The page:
Heirloom Potato Recipes


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Home Style Crunchy Fries

As seen on Country Cook TV, making fried potato from scratch is quick and easy.

This recipe only requires three ingredients: potatoes, onions and butter, plus salt to season. To obtain crunchy fries you need to cook the onions and potatoes separately. Country Cook suggests to dice the potatoes and pre-cook them in a microwave oven for 6 minutes on high with 2 table spoon of butter, while the onions glaze in the pan.

For your choice of potato you want a variety that holds the shape (waxy, not starchy), unlike French Fries that are usually made with starchy potatoes (Russet).

If you don't have a microwave oven, parboil the potatoes for about 10 minutes with the jackets (not peeled). Remove the pot from the stove, drain water and cool off the spuds with cold water. You can keep the undercooked potatoes in the refrigerator for at least a week, if you want to cook more spuds and use them over several days. [this method is a little more work, but requires less fat :O)]

You can peel the spuds or use them with the skins. I prefer to use them with the skins because I believe in the additional nutritional value.

When ready to cook, take one / two spuds per person, dice them with a knife. Add a pinch of salt.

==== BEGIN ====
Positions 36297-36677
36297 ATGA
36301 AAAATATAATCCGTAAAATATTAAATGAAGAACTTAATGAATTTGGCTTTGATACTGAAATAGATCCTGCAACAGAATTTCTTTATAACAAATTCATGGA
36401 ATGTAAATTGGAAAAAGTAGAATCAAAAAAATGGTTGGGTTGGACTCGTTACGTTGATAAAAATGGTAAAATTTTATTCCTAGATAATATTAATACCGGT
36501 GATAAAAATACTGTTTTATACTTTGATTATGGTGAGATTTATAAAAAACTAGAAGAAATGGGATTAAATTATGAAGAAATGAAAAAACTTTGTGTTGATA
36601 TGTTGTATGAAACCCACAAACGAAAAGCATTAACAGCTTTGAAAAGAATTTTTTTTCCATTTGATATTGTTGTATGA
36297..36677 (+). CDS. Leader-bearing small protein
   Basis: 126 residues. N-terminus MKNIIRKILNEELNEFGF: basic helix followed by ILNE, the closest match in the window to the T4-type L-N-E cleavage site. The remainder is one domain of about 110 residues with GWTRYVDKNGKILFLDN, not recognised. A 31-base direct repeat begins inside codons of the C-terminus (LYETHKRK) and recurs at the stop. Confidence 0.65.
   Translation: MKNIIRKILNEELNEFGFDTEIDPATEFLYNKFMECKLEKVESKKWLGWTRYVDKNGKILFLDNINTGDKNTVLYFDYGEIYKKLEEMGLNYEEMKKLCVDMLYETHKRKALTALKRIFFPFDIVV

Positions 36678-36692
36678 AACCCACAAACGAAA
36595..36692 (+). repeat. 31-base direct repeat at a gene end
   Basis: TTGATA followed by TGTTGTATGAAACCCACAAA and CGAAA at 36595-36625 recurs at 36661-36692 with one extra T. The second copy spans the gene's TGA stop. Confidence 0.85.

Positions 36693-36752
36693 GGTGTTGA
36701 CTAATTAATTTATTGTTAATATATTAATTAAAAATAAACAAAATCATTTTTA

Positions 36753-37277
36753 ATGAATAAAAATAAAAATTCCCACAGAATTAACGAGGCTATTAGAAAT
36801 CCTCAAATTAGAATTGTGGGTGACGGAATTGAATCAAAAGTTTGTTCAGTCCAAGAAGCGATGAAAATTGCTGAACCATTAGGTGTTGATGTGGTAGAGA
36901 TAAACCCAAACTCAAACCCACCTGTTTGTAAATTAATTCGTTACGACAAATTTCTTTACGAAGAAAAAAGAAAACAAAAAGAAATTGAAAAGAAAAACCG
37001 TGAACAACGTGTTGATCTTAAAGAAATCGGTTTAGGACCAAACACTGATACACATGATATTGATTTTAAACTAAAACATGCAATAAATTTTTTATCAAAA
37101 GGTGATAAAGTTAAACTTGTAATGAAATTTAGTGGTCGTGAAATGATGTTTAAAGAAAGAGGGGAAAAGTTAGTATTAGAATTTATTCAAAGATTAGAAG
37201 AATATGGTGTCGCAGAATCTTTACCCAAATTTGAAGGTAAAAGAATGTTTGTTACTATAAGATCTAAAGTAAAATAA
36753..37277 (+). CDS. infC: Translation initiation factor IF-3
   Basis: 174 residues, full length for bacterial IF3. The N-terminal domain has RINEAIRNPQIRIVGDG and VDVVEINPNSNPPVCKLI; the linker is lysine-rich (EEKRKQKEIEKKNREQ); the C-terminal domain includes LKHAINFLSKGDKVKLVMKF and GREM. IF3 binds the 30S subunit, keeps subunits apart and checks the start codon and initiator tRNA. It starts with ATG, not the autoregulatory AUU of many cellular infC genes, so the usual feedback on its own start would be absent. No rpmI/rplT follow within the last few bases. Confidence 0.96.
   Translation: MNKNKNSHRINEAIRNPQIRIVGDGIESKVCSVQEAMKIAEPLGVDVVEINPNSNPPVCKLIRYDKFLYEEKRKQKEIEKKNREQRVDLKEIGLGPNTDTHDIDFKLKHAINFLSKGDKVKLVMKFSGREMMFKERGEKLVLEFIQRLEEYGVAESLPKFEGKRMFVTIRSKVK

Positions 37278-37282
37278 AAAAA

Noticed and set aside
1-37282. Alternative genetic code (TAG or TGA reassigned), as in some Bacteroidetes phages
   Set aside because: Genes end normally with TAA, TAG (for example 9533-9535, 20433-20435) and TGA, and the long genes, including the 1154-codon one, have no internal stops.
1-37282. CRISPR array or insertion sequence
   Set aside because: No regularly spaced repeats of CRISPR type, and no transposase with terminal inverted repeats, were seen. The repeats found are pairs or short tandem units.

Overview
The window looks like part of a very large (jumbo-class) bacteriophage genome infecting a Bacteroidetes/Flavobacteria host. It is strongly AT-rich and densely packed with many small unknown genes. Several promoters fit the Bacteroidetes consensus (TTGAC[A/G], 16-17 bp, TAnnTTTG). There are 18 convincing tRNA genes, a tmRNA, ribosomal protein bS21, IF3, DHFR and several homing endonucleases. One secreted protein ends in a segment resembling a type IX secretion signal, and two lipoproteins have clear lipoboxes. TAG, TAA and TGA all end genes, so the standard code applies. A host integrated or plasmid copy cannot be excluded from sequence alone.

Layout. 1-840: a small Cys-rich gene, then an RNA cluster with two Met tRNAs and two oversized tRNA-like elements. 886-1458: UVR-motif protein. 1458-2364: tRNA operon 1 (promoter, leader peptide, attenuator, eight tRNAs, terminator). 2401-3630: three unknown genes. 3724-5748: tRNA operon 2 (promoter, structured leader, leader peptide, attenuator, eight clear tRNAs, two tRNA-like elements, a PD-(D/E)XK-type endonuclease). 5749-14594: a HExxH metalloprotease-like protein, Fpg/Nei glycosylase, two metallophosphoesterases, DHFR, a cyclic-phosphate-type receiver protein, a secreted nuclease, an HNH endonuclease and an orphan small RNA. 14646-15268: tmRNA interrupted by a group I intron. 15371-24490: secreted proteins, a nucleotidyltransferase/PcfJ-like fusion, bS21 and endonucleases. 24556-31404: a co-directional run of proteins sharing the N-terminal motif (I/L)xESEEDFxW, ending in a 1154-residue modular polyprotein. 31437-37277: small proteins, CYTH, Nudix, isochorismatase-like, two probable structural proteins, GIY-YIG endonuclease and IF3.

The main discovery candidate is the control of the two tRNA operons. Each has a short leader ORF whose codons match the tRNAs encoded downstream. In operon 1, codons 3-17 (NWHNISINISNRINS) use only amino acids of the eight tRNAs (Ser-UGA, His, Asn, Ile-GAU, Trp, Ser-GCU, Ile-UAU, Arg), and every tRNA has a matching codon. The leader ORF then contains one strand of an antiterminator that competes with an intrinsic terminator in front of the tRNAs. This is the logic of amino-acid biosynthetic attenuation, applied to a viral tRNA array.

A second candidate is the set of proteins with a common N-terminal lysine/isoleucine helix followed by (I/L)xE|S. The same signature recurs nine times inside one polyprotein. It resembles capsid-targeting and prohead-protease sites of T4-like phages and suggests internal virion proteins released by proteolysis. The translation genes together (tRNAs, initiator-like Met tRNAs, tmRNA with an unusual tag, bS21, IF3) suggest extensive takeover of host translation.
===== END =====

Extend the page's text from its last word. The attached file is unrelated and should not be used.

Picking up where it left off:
Pre-heat a non-stick pan on the stove on medium heat, melt a table spoon of butter and layer the potato cubes in the pan for 5 minutes. Don't touch them for 5 minutes if you want them to turn brown and crunchy. After 5 minutes turn them and let them fry for an other 5 minutes, then add the onions.

This fast potato recipe takes about the same time as making an egg omelette - a great breakfast tradition.

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Cultivar suggestions

Waxy tubers, like Laram Ajawiri, Red Warba, Yellow Finn, Yukon Gold.


We are interested to link specific potato recipes to specific potato cultivars. We are convinced that many heritage cultivars have been saved because they have been working best to prepare favorite dishes.

How do you select the cultivars that you grow in your garden?

Would you be enticed to try different cultivars if these would make interesting dishes?

We believe that future generations will more likely grow heritage cultivars if we offer records and recipes of best use in the kitchen!

Please email recipes suggestions to: recipes@curzio.com

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